This is a blog post about breakdown of my recent work for a VR game named WHMIS 2015 VR. The post focuses on my workflow for modeling hard surface objects to achieve photorealistic results. One of the challenges of modeling hard surface objects is finding good reference images that show different angles and details of the object. I think it is the best way when your access to the real object is limited. For these protective goggles, I searched online for images of similar products and found some useful ones on Amazon and other websites. I also looked for model sheets that show the front, side, and top views of the object in scale. These reference images helped me to understand the shape, size, and proportions of the goggles, as well as the materials and textures that I would need to create later. You can get reference images and model sheets for your personal use here.
As a general rule, I always start with the largest surface of a model so, in these protective goggles, lenses should be the first part to model. However, this time, for warming up myself before getting into real work, I began with the smallest part: the webbing buckle. After that I came back to my old habit.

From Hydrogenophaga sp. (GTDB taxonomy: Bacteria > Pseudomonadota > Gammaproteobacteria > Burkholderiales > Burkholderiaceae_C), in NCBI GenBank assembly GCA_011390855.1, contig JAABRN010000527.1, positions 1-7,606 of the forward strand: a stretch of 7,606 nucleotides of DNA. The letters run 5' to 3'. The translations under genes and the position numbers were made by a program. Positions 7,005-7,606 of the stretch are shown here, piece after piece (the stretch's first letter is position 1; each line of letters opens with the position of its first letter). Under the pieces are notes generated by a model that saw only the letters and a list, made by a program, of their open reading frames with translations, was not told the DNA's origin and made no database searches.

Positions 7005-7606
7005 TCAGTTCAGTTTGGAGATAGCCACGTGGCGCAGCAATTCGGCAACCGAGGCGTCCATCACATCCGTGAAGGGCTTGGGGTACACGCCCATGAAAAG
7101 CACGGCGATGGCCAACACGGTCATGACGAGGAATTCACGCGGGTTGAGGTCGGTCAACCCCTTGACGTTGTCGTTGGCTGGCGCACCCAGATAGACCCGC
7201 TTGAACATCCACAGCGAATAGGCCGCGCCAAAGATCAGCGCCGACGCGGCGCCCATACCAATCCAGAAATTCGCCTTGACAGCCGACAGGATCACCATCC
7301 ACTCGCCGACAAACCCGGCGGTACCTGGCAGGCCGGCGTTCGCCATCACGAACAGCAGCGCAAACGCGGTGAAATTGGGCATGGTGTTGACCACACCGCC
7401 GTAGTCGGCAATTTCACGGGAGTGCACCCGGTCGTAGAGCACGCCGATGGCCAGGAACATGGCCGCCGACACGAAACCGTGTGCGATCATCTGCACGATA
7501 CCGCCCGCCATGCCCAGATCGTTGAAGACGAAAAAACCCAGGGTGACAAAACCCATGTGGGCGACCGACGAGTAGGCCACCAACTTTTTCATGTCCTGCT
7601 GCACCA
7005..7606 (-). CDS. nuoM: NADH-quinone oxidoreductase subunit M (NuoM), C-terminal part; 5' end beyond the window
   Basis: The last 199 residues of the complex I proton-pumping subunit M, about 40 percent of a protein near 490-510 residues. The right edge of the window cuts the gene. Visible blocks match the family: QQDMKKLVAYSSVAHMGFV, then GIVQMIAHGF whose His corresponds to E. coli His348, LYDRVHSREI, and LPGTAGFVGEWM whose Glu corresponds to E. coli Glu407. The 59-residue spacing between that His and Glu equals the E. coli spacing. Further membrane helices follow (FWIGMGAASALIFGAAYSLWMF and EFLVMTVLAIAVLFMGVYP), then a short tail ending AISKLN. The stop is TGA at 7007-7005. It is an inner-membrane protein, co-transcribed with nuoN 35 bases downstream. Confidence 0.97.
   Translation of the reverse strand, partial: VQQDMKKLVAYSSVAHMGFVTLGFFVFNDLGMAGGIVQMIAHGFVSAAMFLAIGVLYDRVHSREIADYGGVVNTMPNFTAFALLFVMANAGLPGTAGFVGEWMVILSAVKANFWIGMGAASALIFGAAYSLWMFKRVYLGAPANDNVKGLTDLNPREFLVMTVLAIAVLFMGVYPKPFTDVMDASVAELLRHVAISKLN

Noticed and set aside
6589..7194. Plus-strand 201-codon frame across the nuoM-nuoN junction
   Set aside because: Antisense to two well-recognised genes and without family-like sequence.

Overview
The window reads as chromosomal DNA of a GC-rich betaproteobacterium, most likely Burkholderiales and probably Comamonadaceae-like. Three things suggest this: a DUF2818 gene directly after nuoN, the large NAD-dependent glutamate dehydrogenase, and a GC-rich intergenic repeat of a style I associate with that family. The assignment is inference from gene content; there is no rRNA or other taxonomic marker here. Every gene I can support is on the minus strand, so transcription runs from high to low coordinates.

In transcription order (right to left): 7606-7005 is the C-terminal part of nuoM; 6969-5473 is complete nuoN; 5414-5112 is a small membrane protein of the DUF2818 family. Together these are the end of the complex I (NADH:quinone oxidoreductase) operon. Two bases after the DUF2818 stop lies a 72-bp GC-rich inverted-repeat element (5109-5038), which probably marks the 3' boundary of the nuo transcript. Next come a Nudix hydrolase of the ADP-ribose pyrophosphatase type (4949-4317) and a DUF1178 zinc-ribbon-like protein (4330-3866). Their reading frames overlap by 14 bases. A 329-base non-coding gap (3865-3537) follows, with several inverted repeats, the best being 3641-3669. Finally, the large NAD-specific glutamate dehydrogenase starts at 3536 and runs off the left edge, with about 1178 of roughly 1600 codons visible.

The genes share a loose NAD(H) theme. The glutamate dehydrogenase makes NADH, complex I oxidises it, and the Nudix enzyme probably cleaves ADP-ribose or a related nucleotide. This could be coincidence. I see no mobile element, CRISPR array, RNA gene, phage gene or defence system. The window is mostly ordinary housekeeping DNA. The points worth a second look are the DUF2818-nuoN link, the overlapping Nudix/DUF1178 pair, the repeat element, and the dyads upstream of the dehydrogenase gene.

Don’t let the overall look of the model at the beginning disappoint you. You should consider, every incomplete 3d model is just like an “Ugly Duckling” story. A happy ending occurs when you edit the model precisely and add enough details to it. In the following images, you can see a comparison between the wireframe and ambient occlusion images of this model.
Achieving the best render quality has never been easy even with powerful machines. It is the last and critical step in your 3d application that converts the vector data of the scene into a raster image or images. Although rendering usually imposes many challenges, I assume you know how important it is. Render results would show all the effort you have put into your model. I used Arnold renderer to light and render the scene: A single Ai SkyDome Light for the lighting and four Ai Standard Surface.
In the video below, you can witness the process of creating this model which took approximately five hours. Please note that the video has been sped up three times faster than normal. If you encounter any difficulties, please do not hesitate to leave a comment below, and I will be delighted to assist you.
Also, I made a few other assets for this VR training simulation which included an air-purifying respirator mask and safety glasses. The 3d head model in the below images is a free model from the 3D Scan Store.
If you have any questions or comments, feel free to contact me or leave them in the comments section below.